Commuters demand answers about Silver Spring Transit Center delay

January 9, 2013

Correction: An earlier version of this story, relying on a county website that had not been updated, misidentified Montgomery County Council President Nancy Navarro as vice president and Montgomery County Council member Roger Berliner as council president.

A commuter advocacy group, frustrated by the long-running delay in the completion of the Silver Spring Transit Center, called Wednesday for more information from county officials.

The head of the Action Committee for Transit said that many questions remain unanswered a year after the public first learned that construction of the complex had been halted.

“We may not be thrilled with the answers, but we would like to know more about what is going on,” Tina Slater, the group’s president, said at a news conference outside the unfinished structure along Colesville Road in downtown Silver Spring.

Commuters had high hopes for the project, which is intended to bolster the revitalization of downtown Silver Spring and streamline public transportation there, bringing together Metro, MARC, Ride On, taxis, intercity buses and other transportation.

Concerns about the structure’s concrete flooring led authorities to suspend work on the project in 2010, although those issues did not become public until January 2012.

A county-commissioned structural and engineering analysis is due at the of the month, and that could allow construction to resume in time to open the complex by the fall, county spokesman Patrick Lacefield said.

But the Action Committee for Transit said the county isn’t keeping the public adequately informed and needs to provide a public forum, like one held last fall, to update the community.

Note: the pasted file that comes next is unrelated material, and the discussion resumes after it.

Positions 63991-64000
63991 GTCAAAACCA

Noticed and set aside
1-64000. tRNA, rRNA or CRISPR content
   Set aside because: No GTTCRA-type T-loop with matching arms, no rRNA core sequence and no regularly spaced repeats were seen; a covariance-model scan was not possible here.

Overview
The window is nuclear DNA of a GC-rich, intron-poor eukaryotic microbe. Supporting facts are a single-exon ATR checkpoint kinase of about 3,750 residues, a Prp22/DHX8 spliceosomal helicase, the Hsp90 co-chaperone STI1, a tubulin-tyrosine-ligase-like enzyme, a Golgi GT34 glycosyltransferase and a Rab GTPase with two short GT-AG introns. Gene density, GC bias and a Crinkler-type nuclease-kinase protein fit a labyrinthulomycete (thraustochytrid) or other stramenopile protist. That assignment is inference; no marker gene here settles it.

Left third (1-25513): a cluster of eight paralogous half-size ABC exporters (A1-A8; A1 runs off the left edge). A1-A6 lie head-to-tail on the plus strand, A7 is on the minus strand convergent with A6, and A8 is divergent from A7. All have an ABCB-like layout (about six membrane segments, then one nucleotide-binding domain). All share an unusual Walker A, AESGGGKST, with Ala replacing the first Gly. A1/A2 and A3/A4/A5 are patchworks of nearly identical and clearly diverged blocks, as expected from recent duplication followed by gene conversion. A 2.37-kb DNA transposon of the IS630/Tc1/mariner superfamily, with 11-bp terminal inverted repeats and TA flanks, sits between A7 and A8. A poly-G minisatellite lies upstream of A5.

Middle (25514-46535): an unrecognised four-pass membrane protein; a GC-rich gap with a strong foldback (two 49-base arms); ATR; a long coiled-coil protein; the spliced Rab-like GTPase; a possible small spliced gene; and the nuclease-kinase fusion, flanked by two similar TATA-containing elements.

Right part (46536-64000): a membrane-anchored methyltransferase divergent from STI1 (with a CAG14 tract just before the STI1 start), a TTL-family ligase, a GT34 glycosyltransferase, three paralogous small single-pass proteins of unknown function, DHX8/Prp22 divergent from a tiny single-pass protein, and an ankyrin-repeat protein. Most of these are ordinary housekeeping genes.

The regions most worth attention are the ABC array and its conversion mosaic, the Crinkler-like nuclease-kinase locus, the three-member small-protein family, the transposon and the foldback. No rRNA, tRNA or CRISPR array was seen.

Montgomery County Council President Nancy Navarro (D-Mid-County) said she shares the group’s interest in seeing the project move forward.

“I’m frustrated as well,” she said. “This is a project we were looking forward to. It’s a very important project.”

But she and other officials said the activists need to be patient.

The delay over the concrete issue is the most recent of more than a dozen the transit center has seen over the past 15 years. Construction was supposed to be complete by 2003. Since then, the project’s budget has more than tripled to $112 million from $35 million.

Montgomery County Council member Roger Berliner (D-Potomac-Bethesda) said he was surprised by the advocacy group’s demands.

“It isn’t clear to me at this moment that we need a public hearing,” Berliner said. “We need to get a report from our engineering firm first. When the firm puts out that report, then we’ll have something to talk about.”

Berliner and Navarro said the report will be posted on the Council’s Web site once it is released.

“Once we figure out exactly what needs to be done to make it right, we’re going to move ahead,” Lacefield said.

Litigation between the county and the contractor is still a possibility but won’t slow down the project, county officials said.

“Litigation, if it happens, will be years,” Berliner said. “So we are going to make sure this work gets done and we’re going to handle litigation on a separate track if it takes place.”

Slater said she hopes that is the case, because commuter frustration isn’t going away any time soon.

“It took 100 years to build a cathedral back in medieval days,” Slater said. “How long does it take to build a bus terminal?”

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